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Today's Stichomancy for Marlon Brando

The first excerpt represents the element of Air. It speaks of mental influences and the process of thought, and is drawn from Howard Pyle's Book of Pirates by Howard Pyle:

sacrifice; he realized barely one hundred pounds upon it. The financial horizon looked very black to him; nevertheless, Levi's five hundred pounds was raised, and paid into Squire Hall's hands, and Squire Hall released Hiram's bond.

The business was finally closed on one cold, gray afternoon in the early part of December. As Hiram tore his bond across and then tore it across again and again, Squire Hall pushed back the papers upon his desk and cocked his feet upon its slanting top. "Hiram," said he, abruptly, "Hiram, do you know that Levi West is forever hanging around Billy Martin's house, after that pretty daughter of his?"

Howard Pyle's Book of Pirates
The second excerpt represents the element of Fire. It speaks of emotional influences and base passions, and is drawn from The Breaking Point by Mary Roberts Rinehart:

He put it on a table and started back. I got it and pointed it at Clark. I'd have shot him, too, but Bev came into the room.

"I want to exonerate Bev. She has been better than most sisters to me, and she has lied to try to save me. She came up behind me and grabbed my arm. Lucas had heard her, and he turned. I must have closed my hand on the trigger, for it went off and hit him.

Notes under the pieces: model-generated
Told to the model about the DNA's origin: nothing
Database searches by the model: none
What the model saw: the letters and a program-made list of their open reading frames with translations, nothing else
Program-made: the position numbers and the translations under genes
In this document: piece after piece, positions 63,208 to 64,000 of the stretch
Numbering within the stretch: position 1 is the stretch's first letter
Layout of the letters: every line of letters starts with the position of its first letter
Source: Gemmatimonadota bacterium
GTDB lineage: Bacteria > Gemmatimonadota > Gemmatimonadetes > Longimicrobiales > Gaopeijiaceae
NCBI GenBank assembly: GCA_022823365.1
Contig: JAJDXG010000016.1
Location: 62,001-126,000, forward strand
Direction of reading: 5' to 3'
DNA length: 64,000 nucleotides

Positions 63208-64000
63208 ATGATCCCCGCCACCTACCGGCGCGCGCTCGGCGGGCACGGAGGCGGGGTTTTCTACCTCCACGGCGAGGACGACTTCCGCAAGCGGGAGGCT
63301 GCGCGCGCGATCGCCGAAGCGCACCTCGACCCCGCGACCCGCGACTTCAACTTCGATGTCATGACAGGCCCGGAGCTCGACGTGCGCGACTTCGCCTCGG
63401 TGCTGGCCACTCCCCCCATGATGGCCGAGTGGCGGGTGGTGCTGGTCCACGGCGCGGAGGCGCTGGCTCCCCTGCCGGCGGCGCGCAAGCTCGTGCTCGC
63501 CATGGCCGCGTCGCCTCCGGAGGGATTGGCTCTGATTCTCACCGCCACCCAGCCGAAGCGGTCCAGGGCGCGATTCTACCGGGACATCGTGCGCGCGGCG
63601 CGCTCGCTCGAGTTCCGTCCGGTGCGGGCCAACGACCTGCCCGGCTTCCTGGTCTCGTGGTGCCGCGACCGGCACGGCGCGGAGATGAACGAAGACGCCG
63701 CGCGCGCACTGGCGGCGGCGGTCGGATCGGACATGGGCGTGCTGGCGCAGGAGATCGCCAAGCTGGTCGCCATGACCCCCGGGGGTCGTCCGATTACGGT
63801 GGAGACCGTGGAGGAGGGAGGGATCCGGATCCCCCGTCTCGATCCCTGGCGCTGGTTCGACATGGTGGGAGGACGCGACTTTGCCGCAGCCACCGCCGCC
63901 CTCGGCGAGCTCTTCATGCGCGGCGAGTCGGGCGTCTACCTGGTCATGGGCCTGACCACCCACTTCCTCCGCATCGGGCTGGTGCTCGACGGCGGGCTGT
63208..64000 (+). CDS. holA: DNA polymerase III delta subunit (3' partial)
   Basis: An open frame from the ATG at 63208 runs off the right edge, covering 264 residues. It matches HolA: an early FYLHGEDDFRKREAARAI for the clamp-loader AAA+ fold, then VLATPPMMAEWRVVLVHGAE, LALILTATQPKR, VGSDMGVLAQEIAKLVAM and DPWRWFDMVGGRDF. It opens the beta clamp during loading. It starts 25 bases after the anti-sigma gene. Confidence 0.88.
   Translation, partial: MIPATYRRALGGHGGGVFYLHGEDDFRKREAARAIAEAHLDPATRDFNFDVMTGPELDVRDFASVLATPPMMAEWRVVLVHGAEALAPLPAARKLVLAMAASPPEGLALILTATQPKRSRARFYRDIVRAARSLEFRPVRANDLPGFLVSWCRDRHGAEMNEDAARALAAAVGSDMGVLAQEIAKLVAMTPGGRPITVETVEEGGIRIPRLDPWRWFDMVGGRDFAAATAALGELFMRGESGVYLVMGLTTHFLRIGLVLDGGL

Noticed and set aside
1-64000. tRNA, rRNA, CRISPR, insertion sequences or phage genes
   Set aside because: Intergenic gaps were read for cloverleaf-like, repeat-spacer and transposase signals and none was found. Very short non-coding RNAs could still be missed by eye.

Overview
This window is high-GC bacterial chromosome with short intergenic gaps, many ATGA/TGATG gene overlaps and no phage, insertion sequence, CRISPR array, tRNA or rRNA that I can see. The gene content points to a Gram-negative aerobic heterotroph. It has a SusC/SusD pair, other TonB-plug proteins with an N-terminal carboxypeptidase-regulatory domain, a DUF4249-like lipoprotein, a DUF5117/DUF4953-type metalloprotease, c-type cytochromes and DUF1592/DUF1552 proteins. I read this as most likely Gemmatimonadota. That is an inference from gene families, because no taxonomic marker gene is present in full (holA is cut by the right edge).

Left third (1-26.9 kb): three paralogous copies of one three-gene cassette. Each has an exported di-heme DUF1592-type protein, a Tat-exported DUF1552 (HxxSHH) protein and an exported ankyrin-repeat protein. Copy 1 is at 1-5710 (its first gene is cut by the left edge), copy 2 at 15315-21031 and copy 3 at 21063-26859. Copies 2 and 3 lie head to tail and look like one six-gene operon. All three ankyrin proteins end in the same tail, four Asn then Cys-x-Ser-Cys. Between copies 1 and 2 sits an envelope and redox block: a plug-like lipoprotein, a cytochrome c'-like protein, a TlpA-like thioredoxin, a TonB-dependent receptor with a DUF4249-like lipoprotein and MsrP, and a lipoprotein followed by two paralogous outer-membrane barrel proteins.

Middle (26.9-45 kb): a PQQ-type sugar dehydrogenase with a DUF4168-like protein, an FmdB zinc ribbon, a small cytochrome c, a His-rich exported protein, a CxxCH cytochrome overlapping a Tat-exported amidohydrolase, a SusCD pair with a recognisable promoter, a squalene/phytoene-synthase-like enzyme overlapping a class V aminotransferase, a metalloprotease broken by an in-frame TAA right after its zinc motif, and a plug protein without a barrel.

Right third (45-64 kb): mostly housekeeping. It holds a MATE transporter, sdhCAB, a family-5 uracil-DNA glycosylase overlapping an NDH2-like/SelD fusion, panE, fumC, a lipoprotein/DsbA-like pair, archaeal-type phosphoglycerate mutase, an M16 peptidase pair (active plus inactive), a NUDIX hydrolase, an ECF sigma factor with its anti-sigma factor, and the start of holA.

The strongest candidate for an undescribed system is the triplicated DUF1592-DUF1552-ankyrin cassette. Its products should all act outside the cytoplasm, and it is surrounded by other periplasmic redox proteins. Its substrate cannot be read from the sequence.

"I was in the living-room when Donaldson ran in. I hid there until they were all gathered around Lucas and had quit running in, and then I got away. I saw my mother in the grounds later. I told her where the revolver was and that they'd better put it in the billiard room. I was afraid they'd suspect Bev.

The Breaking Point
The third excerpt represents the element of Water. It speaks of pure spiritual influences and feelings of love, and is drawn from Little Women by Louisa May Alcott:

talent for drawing, and was never so happy as when copying flowers, designing fairies, or illustrating stories with queer specimens of art. Her teachers complained that instead of doing her sums she covered her slate with animals, the blank pages of her atlas were used to copy maps on, and caricatures of the most ludicrous description came fluttering out of all her books at unlucky moments. She got through her lessons as well as she could, and managed to escape reprimands by being a model of deportment. She was a great favorite with her mates, being good-tempered and possessing the happy art of pleasing without effort. Her little airs and graces were much admired,

Little Women
The fourth excerpt represents the element of Earth. It speaks of physical influences and the impact of the unseen on the visible world, and is drawn from Travels with a Donkey in the Cevenne by Robert Louis Stevenson:

expressions of pleasure at meeting me. 'We are so few,' he said. 'They call us Moravians here; but down in the Department of Gard, where there are also a good number, they are called Derbists, after an English pastor.'

I began to understand that I was figuring, in questionable taste, as a member of some sect to me unknown; but I was more pleased with the pleasure of my companion than embarrassed by my own equivocal position. Indeed, I can see no dishonesty in not avowing a difference; and especially in these high matters, where we have all a sufficient assurance that, whoever may be in the wrong, we ourselves are not completely in the right. The truth is much